“It has gone on too long to be a mistake, but if it’s done on purpose, then that would mean we’re governed by enemies,” Mr. Melnichenko told me. “There have been dozens of road maps and national projects, but nobody can carry them out. There is a complete inability to understand the territory.”
Another 20 years of the same, he said, and all the remaining residents will die out, ending the Russian village as a form of life.
The giant hogweed is what happens when a land loses its stewards. The weed is expanding its coverage by about 10 percent every year. It now creeps to the margins of forests and rivers, even near urban areas. Even the heavily built-up Moscow region had almost 270 square miles contaminated with giant hogweed this summer, according to the regional government. In the Tver region, which lies between Moscow and St. Petersburg and is the size of Austria, the hogweed has permeated a third of towns and villages.
The invasion is one of the many environmental disasters brought on by Soviet centralized planning. After World War II, Soviet agronomists, keen to quickly rebuild the country’s agriculture industry, thought that the plant’s impressive biomass could make it a good crop to feed livestock. Seeds were distributed throughout the country.
Hogweed contains a high concentration of furanocoumarins, substances that cause severe burns and blisters when affected areas of skin are exposed to sunlight. Even so, the plant was grown nationwide. By the 1980s, when the plant began infiltrating central Russia’s wilderness, tests showed that cows fed on hogweed produced poor-tasting milk. Efforts to make the plant less toxic failed.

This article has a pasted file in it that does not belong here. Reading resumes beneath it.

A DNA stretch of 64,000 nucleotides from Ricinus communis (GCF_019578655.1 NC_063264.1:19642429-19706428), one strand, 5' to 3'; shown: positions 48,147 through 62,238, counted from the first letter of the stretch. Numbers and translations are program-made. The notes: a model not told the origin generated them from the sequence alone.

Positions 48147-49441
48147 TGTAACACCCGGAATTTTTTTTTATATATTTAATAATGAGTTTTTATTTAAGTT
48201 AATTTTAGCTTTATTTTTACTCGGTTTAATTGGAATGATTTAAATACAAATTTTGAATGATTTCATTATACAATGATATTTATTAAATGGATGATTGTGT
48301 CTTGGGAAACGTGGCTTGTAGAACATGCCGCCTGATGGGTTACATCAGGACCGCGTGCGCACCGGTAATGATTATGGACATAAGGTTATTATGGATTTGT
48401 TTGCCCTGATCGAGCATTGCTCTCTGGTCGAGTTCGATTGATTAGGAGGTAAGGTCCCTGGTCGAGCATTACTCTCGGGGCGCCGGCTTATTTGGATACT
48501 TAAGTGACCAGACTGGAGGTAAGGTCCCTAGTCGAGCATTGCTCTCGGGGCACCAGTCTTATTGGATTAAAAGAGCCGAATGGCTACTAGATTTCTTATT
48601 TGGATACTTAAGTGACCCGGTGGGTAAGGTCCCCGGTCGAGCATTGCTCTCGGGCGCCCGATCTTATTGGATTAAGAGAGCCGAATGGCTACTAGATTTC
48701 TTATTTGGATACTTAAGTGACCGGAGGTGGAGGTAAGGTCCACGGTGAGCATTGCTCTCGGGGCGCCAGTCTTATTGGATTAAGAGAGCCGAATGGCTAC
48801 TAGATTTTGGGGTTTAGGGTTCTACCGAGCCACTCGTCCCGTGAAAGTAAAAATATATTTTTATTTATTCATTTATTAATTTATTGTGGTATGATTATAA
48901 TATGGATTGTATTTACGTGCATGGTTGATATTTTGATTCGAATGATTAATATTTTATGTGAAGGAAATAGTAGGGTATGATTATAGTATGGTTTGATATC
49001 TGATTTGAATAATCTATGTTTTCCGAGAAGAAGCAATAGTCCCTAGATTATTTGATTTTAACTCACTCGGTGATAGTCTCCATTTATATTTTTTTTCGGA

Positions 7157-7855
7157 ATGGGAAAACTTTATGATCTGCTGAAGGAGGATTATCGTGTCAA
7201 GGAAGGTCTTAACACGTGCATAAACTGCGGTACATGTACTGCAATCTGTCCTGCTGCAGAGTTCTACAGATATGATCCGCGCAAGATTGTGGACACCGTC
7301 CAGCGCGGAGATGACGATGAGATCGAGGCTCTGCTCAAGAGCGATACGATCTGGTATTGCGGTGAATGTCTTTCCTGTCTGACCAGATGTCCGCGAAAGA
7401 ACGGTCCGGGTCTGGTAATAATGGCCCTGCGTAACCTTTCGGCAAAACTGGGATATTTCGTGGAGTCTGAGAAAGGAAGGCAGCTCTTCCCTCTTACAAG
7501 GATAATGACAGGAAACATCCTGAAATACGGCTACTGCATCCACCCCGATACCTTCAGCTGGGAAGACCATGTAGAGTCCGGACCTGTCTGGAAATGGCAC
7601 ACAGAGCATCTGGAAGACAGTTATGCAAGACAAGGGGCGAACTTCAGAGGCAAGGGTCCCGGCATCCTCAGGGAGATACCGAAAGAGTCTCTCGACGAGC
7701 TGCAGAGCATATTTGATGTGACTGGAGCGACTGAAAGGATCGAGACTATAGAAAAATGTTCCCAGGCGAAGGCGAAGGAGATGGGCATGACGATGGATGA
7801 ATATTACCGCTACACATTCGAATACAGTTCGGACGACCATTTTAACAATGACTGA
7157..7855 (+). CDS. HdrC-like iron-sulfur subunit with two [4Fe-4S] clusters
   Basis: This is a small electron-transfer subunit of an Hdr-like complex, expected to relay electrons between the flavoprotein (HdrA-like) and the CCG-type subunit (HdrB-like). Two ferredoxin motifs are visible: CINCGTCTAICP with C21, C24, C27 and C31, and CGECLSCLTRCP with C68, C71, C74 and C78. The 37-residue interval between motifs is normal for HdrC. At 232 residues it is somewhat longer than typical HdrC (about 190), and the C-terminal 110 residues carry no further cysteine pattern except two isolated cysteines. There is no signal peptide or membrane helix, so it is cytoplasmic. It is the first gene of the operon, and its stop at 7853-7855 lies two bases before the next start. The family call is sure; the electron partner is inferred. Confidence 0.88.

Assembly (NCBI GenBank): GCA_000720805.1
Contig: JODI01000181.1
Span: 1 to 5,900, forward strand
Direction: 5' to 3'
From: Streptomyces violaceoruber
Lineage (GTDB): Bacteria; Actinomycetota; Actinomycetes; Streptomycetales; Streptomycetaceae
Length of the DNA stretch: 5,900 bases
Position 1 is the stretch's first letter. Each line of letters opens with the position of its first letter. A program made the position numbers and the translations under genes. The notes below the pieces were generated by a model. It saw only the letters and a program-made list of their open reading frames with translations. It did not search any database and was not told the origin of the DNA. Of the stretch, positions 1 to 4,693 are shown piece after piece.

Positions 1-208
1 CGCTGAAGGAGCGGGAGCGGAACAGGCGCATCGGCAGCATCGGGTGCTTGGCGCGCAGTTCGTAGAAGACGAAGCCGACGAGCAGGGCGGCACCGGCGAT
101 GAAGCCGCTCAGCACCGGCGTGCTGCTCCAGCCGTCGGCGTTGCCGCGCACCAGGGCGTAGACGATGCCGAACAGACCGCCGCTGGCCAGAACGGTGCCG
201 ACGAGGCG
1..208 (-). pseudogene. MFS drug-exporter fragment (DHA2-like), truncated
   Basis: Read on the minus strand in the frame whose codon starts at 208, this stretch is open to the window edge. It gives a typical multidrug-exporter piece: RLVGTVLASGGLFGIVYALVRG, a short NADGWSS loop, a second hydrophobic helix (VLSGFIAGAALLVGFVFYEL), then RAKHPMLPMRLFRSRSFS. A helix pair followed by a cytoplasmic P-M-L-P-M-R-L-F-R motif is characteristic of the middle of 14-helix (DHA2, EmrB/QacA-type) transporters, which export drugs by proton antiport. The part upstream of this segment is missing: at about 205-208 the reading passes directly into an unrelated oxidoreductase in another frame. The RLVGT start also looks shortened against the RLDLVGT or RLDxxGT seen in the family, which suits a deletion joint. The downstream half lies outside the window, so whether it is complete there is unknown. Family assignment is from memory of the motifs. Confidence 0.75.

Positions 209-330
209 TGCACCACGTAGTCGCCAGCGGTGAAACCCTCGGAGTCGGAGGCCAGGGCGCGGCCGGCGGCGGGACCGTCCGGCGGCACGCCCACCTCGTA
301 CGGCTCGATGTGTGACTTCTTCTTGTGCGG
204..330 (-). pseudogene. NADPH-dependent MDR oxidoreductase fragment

The plague could not be contained. While some regional governments now try to spray problem zones with pesticides, Moscow hasn’t paid the problem any attention or sought to understand its scope. Tatarstan, the only region to monitor its spread, has pleaded for federal help, saying that the area overtaken by the hogweed grew tenfold in the past eight years, with thousands of burn victims and even fatalities.
Some activists and scientists are experimenting with solutions, ranging from hogweed-eating snails to moonshine production.
One evening I joined an activist, Maria Popova, on a hogweed raid outside the Russian capital. We equipped ourselves with gloves, goggles and large kitchen knives on the edge of a field that is part of the popular Losiny Ostrov National Park — a large nature area close to Moscow.
“If you don’t interfere, the hogweeds multiply at a crazy rate and soon there is nothing but them,” she said as we hiked through the tall grass. Ms. Popova started patrolling the nearby fields when she came across “plantations” of hogweed on one of her walks. The national park, which is tasked with protecting biodiversity, has ignored the problem, she said. She called hogweed “a symbol of neglect.”
“At the national level, the government does nothing,” she said, rising up on tiptoes and hacking off giant umbrella-like flowering structures on stalks three meters in the air. It’s a trustworthy method to prevent the weed from seeding — one activist in a hogweed-fighting social networking group confessed to arming herself with a machete on cycling trips.
But urban activists are more likely to mobilize online, while in the provinces, there simply aren’t enough people who care, said Darya Grebenshchikova, a writer living in a shrinking village in Tver region.
“The hogweed is not perceived as a problem because there is no population here to perceive it as a problem,” she told me. “I have lost hope in some kind of renaissance of the village. The government has decided it’s too much hassle to keep the rural areas alive, so they are turning it into a desert.”
Maria Antonova (@mashant) is a Russian journalist who writes on science and culture.